Bitcoin in a nutshell

Bitcoin has almost become a household name with increasing media coverage, and it’s fair to say that its notoriety continues to rise. So why all the fuss? Bitcoin appeared around 2009 as a new form of digital currency and was developed from scratch as open source by a smart guy named Satoshi Nakamoto. We are told that his true identity is ‘shrouded in mystery’ as if he were some kind of Marvel superhero, I suspect this simply means that he is a super nerd, but there is no question, he is certainly a pioneer …

So what is this all about?

Bitcoin is a form of currency just like any other, yet it is not under the control of any government or financial institution. The premise is that it is owned and managed by its own community. Bitcoin is decentralized and managed by peer-to-peer members who participate in new transactions and store previous activity in what is known as ‘blockchains’. This means that a complete ‘copy’ of all transactions is stored locally and used to verify, among participants, new activity, thus preventing anyone from misforming, adding or creating fake transactions within the blockchain. This ‘consensus’ approach protects the security of Bitcoin transactions.

Bitcoin works similar to PayPal in that you have a digital wallet with a unique address where people can send you Bitcoins. You can simply install a wallet on your device, or you can download the full Bitcoin wallet and participate in the network as a node.

The value of Bitcoin is largely a supply and demand effect with risky investors betting on the highs. Currently a single Bitcoin (shown as 1.0000000) is worth £ 573 or $ 935. You can buy Bitcoins in any of the 8 decimal places, so for example 0.0100000 would cost you £ 5.70 and 0.1000000 would cost you £ 57.00, it is not! no wonder Bitcoin got its name!

Well, where do I buy Bitcoins?

Unless you have some Bitcoins on the way through a payment, you will need to buy Bitcoins in your current currency. Buying is all about trust as it is unregulated, however, this is how eBay started, where users trusted each other to pay and ship items, and they have done quite well for themselves …

The face of Bitcoin’s coal

Bitcoin mining, as it is known, is the process of generating (and securing) Bitcoins and a small payment is paid in the form of units of Bitcoins for the time and effort that your hardware is used and your level of participation. This is done through a number of methods, from using your own PC’s CPU or GPU (not unlike other network-based BOINC projects like Seti @ Home) to using ASIC miners (circuits application-specific embedded devices), these are designed for the singular purpose they are built for, which in this case is generating Bitcoins. Unless you have a significant investment to buy powerful ASIC miners, like the ones from, which can run at 600GH / s (Hash per second), you will have to look for USB ASIC miners like the popular BlockErupter that generates 336MH / s. With BlockErupters you can create your own USB hub-style rig by running many of them at the same time.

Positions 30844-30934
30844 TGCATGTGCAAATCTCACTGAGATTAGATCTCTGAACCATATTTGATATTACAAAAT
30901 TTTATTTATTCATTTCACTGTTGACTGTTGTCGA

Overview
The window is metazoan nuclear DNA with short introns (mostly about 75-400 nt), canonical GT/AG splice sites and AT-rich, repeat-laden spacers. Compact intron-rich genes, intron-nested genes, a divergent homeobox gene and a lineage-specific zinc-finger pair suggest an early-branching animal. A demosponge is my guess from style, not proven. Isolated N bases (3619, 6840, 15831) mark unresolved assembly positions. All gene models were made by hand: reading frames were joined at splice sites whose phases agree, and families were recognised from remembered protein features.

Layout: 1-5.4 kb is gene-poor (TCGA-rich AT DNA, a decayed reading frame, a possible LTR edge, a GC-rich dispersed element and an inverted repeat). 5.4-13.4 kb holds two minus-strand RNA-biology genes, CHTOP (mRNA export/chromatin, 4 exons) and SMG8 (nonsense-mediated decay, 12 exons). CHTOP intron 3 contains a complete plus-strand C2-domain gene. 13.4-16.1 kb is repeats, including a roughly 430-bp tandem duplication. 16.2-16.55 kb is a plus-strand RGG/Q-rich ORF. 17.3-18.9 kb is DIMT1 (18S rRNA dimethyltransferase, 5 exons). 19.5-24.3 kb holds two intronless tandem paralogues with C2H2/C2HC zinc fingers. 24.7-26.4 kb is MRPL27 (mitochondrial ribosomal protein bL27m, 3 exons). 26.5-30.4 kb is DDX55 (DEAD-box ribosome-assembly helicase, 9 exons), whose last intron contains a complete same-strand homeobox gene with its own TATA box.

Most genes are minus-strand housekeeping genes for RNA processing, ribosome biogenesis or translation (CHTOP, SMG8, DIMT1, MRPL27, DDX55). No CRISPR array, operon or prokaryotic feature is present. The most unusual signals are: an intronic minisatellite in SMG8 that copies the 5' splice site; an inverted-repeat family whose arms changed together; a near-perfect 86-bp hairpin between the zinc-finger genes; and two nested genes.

However, the reality is that it may be too late in the game to make big money mining Bitcoin. The complexity (hash rate) of the blockchain is now such that even joining and contributing to a mining pool, where the miners work together and share the profits, will likely see more spent on electricity than on any actual financial return. There is also a maximum limit of 21 million Bitcoins and it is currently approaching 12.4 million and as more miners join, the faster this limit will be reached. Now you are more likely to make money buying Bitcoins themselves than generating them.

The future of Bitcoin …

Bitcoin is an emerging technology so the price has been volatile, however it has recently started to stabilize as the user community grows. As of this writing, Bitcoin is seeing the number of transactions hit 100,000 per day. While banks and large companies have yet to consider whether Bitcoin is a threat or an opportunity, there is no doubt that they are beginning to sit down and take notice of this new digital currency that continues to grow its user base on a daily basis.

Interestingly, our mysterious Satoshi, the inventor of Bitcoin, is believed to own, depending on fluctuations, a billion dollars in Bitcoins. Wouldn’t we all wish we had an idea like that … Copyright © 2014 Gareth Baxendale

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